Introducing the Scripture and Violence Project

Sometimes scriptural passages can make us feel uncomfortable – especially passages that talk about violence. Whether they are part of our own scriptures or other people’s scriptures, many of us might prefer simply not to talk about violent-sounding scriptural texts. We worry what people in wider society might think if they found out that the Bible or the Quran contains passages like these. And we’re not sure how to respond when we hear people – such as our neighbors or people on social media or the news – expressing concerns about particular religious texts or communities.

The Scripture & Violence Project was started in order to address concerns like these. Based in the Cambridge Interfaith Programme at the University of Cambridge, the Scripture & Violence Project aims to equip people to engage confidently with challenging scriptural passages – from their own tradition and other traditions – and to respond to concerns in wider society about these scriptures and the religious communities that consider them sacred. The project focuses on Jewish, Christian, and Muslim traditions, seeking to undo common prejudices and misunderstandings.

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Daniel Weiss (left) and Julia Snyder, from the University of Cambridge, editors of the Scripture and Violence book, and co-ordinators of the project. Julia and Daniel are working in partnership with the Rose Castle Foundation.

Participants in Scripture & Violence workshops discover that they don’t need to be afraid of violent-sounding passages in the Bible and the Quran, and that it can be rewarding and enlightening to talk about these texts openly with other people. Some passages might seem problematic when we see a few words quoted out of context on a blog or in a social media post, but turn out to be much less worrying when we take the time to read the text carefully and to consider the historical context from which it emerged. It can also be eye-opening to learn about how faith communities over the centuries have actually understood these texts. Within faith communities, violent-sounding scriptural texts are often not seen as instructions that people should directly carry out in all times and places, or such strict conditions are put on them as to make them virtually impossible to carry out in actual practice.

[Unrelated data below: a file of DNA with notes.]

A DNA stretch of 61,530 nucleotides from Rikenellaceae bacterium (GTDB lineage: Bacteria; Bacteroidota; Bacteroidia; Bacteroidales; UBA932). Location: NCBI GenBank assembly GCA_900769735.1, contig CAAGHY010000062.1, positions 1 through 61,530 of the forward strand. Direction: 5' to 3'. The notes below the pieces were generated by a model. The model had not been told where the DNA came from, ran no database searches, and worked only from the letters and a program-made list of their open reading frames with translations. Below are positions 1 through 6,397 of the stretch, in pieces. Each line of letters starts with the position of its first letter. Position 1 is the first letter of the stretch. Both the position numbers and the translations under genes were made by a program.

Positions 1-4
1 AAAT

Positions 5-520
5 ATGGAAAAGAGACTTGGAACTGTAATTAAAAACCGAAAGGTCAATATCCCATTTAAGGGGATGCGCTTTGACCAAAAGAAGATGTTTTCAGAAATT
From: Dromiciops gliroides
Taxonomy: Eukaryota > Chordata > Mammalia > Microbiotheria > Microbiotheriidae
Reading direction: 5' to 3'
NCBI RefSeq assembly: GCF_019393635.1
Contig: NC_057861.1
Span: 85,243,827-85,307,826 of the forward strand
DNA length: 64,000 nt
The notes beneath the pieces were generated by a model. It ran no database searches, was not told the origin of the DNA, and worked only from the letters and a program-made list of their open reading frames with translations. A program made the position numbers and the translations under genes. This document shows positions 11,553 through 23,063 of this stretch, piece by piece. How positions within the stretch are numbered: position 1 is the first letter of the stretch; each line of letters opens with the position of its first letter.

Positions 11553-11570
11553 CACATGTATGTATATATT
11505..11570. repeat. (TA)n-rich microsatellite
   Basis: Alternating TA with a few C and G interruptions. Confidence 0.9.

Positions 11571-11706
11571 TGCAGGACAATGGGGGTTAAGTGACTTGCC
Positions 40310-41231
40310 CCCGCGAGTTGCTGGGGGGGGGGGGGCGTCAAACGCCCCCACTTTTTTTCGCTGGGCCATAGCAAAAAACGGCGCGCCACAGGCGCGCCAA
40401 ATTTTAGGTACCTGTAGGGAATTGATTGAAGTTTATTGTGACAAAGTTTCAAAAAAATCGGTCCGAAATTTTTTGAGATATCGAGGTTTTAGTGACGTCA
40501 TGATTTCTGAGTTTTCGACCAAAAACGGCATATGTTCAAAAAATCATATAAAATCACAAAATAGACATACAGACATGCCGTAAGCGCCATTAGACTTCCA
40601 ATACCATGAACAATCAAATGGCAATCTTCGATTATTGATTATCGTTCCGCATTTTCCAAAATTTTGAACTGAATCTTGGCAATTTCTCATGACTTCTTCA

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The Scripture & Violence Project runs workshops in partnership with faith and interfaith organizations in the UK and internationally, and has recently begun a collaboration with Rose Castle Foundation. The Project also makes resources available at that groups can use to run their own workshops or events. These include short videos and group discussion guides, and are especially designed to be used by:

  • Church, mosque, and synagogue groups
  • Interfaith groups
  • Student religious societies
  • College, university, and seminary classes

Some of the discussion guides facilitate guided exploration of challenging scriptural passages from the Hebrew Bible, New Testament, and Quran. Other guides help participants learn to spot problematic ideas about religion, scripture, and violence expressed in the media, on the internet, and in daily life. There are also guides for discussing chapters from the Project’s companion book, Scripture and Violence (Routledge, 2021). The resources are meant to be accessible even for groups and participants who don’t know very much about the scriptures or religious traditions in question, and extra notes for leaders and facilitators are available.

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Past participants in Scripture & Violence workshops say that the workshops helped them feel more comfortable engaging with challenging passages from their own tradition, and gave them a clearer understanding of how members of other religious communities interpret their own sacred texts. After the workshops, participants also reported feeling better equipped to respond when they hear concerns expressed about their own religious tradition or other religious traditions.

If you're interested in participating in upcoming Scripture & Violence workshops run by Rose Castle Foundation, click here to express your interest and to stay informed. If you would like to host a Scripture & Violence workshop in your own local context – online or in person – you can contact the Scripture & Violence team, who can work with you to plan and design your event.

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